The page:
BJJ – the Gentle Art
BJJ is the original ground game of MMA. While other arts have entered into the fray, BJJ remains at the heart of MMA’s grappling.
November 12, 1993. A crowd of over 7,000 people gathered at the McNichols Sports Arena in Denver, Colorado to watch an event dubbed the “Ultimate Fighting Championship.” It was a one night, single elimination tournament pitting eight fighters of various styles against each other for a chance to go home with a $50,000 prize. The fighters were incredibly diverse; there were kick-boxers, professional boxers, catch wrestlers, and even a former sumo wrestler. Despite their disparate backgrounds, they all shared one common trait; they were all physically intimidating men.
Except for one.
The outlier of this group was a young Brazilian man named Royce Gracie. Clad in a rather baggy white gi with a black belt tied around his waist, Gracie appeared at first to be a karate fighter who was ill-equipped to engage in such unregulated combat. Further inspection showed that the patch on the back of Gracie’s gi stated that he represented Gracie Jiu Jitsu, a martial art few people in the crowd, or the rest of North America, had ever heard of. To the average person in attendance, Gracie was chum in the water.
But he did something extraordinary that night. He won.
And he won convincingly.
Rather than attack with strikes like the majority of the fighters on the card, Gracie opted to drag his opponents to the mat and finish them with a choke. He was even comfortable fighting while his back was to the mat; a tactic rarely seen in any form of combat. In less than a combined six minutes of fighting, Gracie dominated boxer Art Jimmerson and choked both Ken Shamrock and Gerard Gordeau into submission. Whether they knew it or not at the time; the American public had just been exposed to a game-changing new form of martial arts: Brazilian Jiu Jitsu.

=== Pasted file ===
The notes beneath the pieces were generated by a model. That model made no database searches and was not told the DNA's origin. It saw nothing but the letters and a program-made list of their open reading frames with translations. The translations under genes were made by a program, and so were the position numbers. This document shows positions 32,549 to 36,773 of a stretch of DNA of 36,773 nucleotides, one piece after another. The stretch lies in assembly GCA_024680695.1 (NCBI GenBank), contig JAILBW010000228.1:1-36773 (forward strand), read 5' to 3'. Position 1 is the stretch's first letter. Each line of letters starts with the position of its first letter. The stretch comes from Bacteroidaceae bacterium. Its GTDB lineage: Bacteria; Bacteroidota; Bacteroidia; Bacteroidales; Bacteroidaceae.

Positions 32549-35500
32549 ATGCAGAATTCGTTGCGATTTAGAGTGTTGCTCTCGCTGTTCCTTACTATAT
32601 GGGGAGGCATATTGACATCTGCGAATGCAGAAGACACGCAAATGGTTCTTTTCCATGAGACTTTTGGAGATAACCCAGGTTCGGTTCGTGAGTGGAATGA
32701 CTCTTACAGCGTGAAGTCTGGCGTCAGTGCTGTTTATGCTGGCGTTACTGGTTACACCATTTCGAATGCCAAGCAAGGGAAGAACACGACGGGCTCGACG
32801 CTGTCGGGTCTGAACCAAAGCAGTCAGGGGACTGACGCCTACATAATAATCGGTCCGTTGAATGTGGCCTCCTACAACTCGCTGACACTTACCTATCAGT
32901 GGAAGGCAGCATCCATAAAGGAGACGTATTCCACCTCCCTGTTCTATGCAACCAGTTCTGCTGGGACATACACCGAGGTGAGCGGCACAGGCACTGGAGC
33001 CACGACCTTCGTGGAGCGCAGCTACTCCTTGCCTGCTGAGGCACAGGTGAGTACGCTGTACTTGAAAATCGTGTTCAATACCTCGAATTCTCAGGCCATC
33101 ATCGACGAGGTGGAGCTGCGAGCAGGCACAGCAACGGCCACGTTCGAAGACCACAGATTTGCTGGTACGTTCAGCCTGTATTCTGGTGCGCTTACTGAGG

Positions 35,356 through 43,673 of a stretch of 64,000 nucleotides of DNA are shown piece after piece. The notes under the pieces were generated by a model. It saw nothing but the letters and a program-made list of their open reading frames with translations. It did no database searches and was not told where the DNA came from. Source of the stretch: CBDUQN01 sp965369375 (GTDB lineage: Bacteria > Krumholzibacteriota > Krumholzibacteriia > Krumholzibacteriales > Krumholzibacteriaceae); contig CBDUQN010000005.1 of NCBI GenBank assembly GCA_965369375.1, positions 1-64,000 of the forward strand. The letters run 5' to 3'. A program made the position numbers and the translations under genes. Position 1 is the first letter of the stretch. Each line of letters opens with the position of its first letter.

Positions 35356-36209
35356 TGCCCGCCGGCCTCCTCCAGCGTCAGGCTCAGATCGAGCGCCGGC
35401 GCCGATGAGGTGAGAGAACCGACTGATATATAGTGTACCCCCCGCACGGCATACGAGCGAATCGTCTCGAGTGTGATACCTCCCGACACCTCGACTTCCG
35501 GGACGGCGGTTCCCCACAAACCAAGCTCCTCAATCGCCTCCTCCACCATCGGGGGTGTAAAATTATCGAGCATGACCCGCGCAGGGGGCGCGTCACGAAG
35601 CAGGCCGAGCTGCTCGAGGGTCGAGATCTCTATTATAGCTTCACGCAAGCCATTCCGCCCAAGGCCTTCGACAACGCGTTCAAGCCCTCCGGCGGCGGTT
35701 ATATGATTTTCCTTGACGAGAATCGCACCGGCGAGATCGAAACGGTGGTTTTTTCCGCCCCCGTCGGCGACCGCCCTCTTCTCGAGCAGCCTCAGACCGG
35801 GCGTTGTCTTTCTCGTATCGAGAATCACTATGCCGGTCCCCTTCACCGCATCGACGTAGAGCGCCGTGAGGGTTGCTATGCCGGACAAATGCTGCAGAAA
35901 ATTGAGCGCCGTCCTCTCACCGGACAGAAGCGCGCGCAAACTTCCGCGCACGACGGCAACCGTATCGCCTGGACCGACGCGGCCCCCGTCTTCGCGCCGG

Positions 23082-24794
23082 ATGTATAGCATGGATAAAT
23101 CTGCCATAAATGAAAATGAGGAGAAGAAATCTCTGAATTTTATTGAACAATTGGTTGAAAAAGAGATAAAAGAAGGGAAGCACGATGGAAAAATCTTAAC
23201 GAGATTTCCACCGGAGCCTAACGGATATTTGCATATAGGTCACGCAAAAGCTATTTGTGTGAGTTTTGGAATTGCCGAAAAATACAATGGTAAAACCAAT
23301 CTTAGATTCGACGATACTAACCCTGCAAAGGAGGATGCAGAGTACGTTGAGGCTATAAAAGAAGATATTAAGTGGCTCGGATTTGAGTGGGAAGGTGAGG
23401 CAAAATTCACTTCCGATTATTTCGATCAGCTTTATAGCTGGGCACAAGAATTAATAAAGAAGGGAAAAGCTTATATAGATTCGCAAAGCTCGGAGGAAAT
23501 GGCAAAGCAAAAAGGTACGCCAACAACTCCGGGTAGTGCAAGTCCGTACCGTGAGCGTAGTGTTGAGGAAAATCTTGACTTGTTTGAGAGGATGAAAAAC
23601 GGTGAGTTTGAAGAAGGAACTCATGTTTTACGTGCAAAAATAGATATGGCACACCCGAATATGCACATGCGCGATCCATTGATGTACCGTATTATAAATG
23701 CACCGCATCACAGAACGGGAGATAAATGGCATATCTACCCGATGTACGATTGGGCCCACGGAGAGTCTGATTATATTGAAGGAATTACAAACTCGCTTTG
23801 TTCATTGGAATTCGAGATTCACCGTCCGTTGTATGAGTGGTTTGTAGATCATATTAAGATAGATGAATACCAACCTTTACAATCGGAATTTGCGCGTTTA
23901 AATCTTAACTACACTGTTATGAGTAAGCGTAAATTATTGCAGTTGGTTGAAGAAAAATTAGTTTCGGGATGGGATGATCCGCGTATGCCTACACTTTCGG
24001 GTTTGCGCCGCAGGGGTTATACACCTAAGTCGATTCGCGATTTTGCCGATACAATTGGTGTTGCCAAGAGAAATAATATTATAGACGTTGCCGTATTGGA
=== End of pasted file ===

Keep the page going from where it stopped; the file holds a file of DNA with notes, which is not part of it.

However, Jiu Jitsu was no secret to the people of Brazil. Since the late 1950s, Brazilian Jiu Jitsu, or BJJ, itself an offshoot of Japanese Jiu Jitsu and Judo pioneered by Carlos and Helio Gracie, had been used extensively in a sport known as Vale Tudo (Portuguese for “anything goes”). These style-versus-style matches often pitted jiu jitsu fighters against fighters with backgrounds in Capoeira, boxing, or wrestling. Prior to 1993, there was a small but thriving culture of underground Vale Tudo events throughout many areas of Brazil and following the success of the UFC many more sprang into existence.
Due to Royce Gracie’s impressive string of victories at the early UFC events, BJJ became one of the de facto disciplines for burgeoning mixed martial artists. The ability to decisively finish a fight, even from the bottom position, was a powerful addition to the still nascent sport of MMA. Additionally, Vale Tudo served as a precursor to modern mixed martial arts; spawning many of the most recognizable stars of the early days of the sport. Without the pioneering efforts of those organizations, mixed martial arts might still be relegated to small, dirty rings inside even smaller, dirtier venues.